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John Zorn John Zorn
photo Lolo Vasco
The extensive contemporary music program for David Sefton’s 2014 Adelaide Festival marks the festival out from its Australian peers. Epic concerts will celebrate the art and legacy of John Zorn, leading a huge ensemble of remarkable musicians and Australia’s Elision; the riches of contemporary classical and experimental composition and playing in the Tectonics Australia program; and the serious side of electronica in Unsound. I spoke with David Sefton by phone about his bold programing with its fine balance of international and Australian talent.

It’s clear from this program and last year’s that you have a serious interest in 20th and 21st century experimental music. Where did this passion come from?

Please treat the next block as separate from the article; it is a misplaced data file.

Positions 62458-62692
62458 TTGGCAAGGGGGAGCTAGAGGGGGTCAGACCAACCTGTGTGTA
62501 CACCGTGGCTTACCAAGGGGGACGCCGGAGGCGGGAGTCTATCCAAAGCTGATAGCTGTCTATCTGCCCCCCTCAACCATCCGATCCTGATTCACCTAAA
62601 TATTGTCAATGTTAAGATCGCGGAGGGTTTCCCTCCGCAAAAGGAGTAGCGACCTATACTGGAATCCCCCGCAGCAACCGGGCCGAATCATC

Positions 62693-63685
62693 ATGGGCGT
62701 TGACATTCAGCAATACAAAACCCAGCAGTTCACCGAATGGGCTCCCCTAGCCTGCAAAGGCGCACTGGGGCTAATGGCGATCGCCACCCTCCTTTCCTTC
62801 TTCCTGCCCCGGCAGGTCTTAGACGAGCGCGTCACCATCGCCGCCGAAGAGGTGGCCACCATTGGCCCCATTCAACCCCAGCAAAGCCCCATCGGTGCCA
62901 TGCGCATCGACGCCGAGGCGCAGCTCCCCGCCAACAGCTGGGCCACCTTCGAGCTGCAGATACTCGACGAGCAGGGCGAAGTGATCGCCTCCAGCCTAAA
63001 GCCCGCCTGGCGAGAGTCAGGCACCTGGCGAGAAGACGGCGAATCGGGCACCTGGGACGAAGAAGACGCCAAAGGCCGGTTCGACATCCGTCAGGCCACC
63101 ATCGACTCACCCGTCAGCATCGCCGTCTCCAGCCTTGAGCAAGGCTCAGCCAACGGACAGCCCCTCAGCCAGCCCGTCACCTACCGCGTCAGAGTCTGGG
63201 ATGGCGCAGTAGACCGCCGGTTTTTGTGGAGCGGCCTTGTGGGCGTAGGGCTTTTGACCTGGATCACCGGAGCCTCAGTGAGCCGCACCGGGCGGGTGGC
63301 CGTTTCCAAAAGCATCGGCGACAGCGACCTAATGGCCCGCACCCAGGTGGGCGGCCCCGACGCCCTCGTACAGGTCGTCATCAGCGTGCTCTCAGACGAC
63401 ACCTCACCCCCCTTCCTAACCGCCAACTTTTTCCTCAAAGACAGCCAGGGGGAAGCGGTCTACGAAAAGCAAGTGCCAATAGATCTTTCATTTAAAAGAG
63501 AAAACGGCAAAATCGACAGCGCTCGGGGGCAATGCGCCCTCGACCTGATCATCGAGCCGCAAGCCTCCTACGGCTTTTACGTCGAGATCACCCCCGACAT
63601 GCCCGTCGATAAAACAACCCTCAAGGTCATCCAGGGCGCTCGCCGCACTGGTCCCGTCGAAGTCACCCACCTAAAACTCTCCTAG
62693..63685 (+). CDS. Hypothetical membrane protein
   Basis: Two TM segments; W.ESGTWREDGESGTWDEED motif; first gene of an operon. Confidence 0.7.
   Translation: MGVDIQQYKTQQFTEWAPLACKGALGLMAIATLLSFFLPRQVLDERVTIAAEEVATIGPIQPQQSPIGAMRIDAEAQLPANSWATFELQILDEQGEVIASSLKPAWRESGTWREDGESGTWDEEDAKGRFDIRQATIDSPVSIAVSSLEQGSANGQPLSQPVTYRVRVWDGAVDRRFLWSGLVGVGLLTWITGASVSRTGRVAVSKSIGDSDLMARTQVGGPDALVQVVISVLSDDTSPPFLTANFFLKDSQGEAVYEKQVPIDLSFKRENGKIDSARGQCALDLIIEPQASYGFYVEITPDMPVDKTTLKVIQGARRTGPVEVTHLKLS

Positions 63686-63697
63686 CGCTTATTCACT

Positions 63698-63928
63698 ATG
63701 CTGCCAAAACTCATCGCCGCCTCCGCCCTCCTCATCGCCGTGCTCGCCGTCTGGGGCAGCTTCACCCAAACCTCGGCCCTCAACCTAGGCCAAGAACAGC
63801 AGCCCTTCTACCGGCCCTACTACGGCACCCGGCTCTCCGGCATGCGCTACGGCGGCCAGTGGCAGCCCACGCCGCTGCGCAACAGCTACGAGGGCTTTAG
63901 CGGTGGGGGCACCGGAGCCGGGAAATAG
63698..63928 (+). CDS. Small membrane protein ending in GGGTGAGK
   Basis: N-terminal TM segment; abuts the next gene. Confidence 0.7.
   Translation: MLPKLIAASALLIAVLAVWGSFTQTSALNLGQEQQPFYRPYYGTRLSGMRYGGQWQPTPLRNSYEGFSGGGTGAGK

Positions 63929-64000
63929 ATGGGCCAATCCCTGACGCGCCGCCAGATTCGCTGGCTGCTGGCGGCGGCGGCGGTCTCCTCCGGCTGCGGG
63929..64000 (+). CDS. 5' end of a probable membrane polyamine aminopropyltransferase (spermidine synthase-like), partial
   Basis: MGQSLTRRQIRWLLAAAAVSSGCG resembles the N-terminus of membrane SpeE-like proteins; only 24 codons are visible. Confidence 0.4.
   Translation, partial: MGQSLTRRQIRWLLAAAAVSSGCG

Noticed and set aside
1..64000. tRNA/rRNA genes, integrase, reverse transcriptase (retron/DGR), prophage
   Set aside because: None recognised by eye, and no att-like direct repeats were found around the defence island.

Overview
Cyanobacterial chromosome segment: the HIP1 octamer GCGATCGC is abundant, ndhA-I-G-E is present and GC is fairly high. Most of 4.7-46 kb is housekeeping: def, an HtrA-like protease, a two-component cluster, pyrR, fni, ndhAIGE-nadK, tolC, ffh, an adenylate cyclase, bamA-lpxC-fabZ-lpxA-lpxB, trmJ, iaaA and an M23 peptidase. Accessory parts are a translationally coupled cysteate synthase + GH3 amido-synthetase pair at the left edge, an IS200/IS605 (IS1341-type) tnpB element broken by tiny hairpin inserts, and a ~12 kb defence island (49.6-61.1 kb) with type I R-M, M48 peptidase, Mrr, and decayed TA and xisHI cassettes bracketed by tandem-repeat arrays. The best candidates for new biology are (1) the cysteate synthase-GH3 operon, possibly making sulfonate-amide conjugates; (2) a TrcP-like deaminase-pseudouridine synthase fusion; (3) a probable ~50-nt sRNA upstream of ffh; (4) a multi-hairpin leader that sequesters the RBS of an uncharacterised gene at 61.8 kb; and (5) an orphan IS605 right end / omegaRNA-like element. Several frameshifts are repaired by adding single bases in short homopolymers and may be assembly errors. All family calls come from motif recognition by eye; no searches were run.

I guess it’s where I started. Before I ended up as a programer-director-producer—whatever I’ve been through the years—I began as a music journalist way, way back in the mid to late 20th century. I started out in the north of England as a stringer for various publications that no longer exist, of course, back in the days when you could make a living from doing that sort of thing. I studied music; I’d been in bands. Music has always kind of been in the mix for me and it was how I made a living for some time.

It then morphed into working in theatres and becoming a programer of different media. I ended up at the Southbank in London and in 1993 started Meltdown [an annual festival featuring a mix of music, art, performance and film]. When I went to the Royal Festival Hall, I was managing the orchestral and chamber music programs, dealing with music in its widest possible definition—composers as well as rock bands. That real mix has always been there for me.

So in a way John Zorn is a perfect exemplar of an incredibly diverse and yet very cohesive mix?

Yes, in terms of somebody who’s moved seemingly effortlessly from one category to another, there isn’t really a better example.